The blockbuster game's innovative social-networking elements could signal a new approach to video game development
Most of the hype over the Sept. 25 release of Halo 3 for Microsoft's (MSFT) Xbox 360 console has centered on the sales frenzy it will almost certainly inspire. But with all the fanfare over the title's blockbuster prospects, cutting-edge graphics, and twitch-fast gameplay, one factor has been largely overlooked: the game's radical embrace of social networking and user-generated content.
Taking cues from sites such as MySpace (NWS), Flickr (YHOO), and YouTube (GOOG), Halo 3 is one of the first console titles that allows players to collaboratively create and swap content as well as keep tabs on opponents and teammates remotely from the Web—a strategy that could help developers squeeze additional profits from even the most popular games.
"A lot of companies are trying to crack this, to tie their games into a social whole and give people a way to communicate outside the game," says Claude Errera, who runs the popular Halo fan site, Bungie.org. "Bungie is on the forefront of the social-networking aspect of console gaming."
This Is Big Business
The Halo franchise is already one of the most valuable in the games business. "It's one of gaming's elite properties," says NPD Group analyst Anita Frazier. The first two titles have sold a combined 14.8 million copies worldwide. In November, 2004, Halo 2 broke records by bringing in $125 million in the first 24 hours of sale. With 6.3 million copies sold, it has become the fifth-best-selling game ever, according to Frazier. Microsoft estimates fans will have spent more than $1 billion on Halo games and related merchandise by the end of 2007.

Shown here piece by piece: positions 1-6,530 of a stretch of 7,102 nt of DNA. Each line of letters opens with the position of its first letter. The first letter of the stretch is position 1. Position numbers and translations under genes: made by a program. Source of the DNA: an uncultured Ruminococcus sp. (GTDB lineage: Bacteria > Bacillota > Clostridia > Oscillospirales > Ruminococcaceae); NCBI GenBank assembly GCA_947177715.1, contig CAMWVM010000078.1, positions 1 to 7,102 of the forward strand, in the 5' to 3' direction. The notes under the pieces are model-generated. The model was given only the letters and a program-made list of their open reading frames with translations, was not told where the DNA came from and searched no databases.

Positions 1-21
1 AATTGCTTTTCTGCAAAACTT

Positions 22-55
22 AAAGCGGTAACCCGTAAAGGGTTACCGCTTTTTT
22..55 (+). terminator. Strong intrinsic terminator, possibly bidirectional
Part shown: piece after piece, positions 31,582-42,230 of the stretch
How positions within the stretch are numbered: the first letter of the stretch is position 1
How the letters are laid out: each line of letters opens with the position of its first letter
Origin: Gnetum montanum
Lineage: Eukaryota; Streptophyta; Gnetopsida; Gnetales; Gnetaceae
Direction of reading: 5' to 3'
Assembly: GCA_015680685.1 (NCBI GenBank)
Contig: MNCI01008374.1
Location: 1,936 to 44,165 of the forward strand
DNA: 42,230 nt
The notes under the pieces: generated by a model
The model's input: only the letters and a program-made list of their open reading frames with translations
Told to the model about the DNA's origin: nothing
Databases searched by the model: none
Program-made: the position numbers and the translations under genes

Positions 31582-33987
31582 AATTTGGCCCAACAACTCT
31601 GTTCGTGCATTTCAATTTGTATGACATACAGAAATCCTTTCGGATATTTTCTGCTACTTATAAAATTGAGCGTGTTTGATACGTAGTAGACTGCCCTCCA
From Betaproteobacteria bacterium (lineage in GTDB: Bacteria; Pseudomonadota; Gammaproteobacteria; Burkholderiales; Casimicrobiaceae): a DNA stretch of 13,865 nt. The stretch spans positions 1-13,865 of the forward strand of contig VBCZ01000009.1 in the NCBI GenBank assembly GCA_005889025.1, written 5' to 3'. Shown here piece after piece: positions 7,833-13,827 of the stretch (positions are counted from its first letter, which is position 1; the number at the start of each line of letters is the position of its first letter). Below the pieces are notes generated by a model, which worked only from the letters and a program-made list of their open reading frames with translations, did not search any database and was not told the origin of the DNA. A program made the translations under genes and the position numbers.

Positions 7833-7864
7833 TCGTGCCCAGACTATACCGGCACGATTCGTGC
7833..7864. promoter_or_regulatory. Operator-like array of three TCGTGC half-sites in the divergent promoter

Halo 3 could sell as many as 3 million copies in its first two weeks on the market, prompting some 400,000 additional game systems to fly off store shelves at the same time, according to Michael Pachter, an analyst with Wedbush Morgan Securities. By July, the game, which costs $60 (but is also available in limited-edition packages for $70 and $130), had already banked a million preorders from eager fans. When the game's developer, Bungie Studios in Kirkland, Wash., previewed Halo 3 in beta earlier this year for registered fans, some 820,000 players logged a collective 12 million hours of online play in just three weeks.
In the fiercely competitive $12.5 billion console market, game developers have shifted from a focus on ultrarealistic graphics to new types of gameplay, much of it cooperative and social. Nintendo's (NTDOY) Wii console, for example, eschewed the more robust (and costly) hardware of systems offered by Sony (SNE) and Microsoft, focusing instead on a motion-sensing control scheme and emphasizing casual, social gaming. It has sold briskly as a consequence, topping the charts this August with 403,600 units sold, compared to Sony's sale of 130,600 PlayStation 3 consoles and Microsoft's 276,700 Xbox 360 units sold.
A New Gold Standard of Play
"This shift in gaming is massively significant," says Brandon Boyer, an editor at the gaming industry site Gamasutra.com. "Nobody in the industry has failed to notice how much time Facebook and MySpace have taken away from gaming."
As a result, Bungie's game designers say they have packed Halo 3 with a suite of features that could change the social dynamics of game playing and, in the process, extend the longevity and profitability of the title. "This is our big play," says Frank O'Connor, the lead writer of the game's new networking capabilities. "Hopefully it'll be the gold standard for a long time to come."
Bungie, which was acquired by Microsoft in 2000, already has experience in fostering vibrant communities around its products. Halo 2, which was designed for the original Xbox but is compatible with the next-generation Xbox 360, is still the most popular game on Microsoft's Xbox Live online service. Of the 60% of Xbox owners who are registered on Live (which has 7 million members overall), 5.5 million have played Halo. Some two-and-a-half years after the game's initial release, Halo 2 still draws 300,000 unique gamers to play online every day.
Fan Feedback Pays Off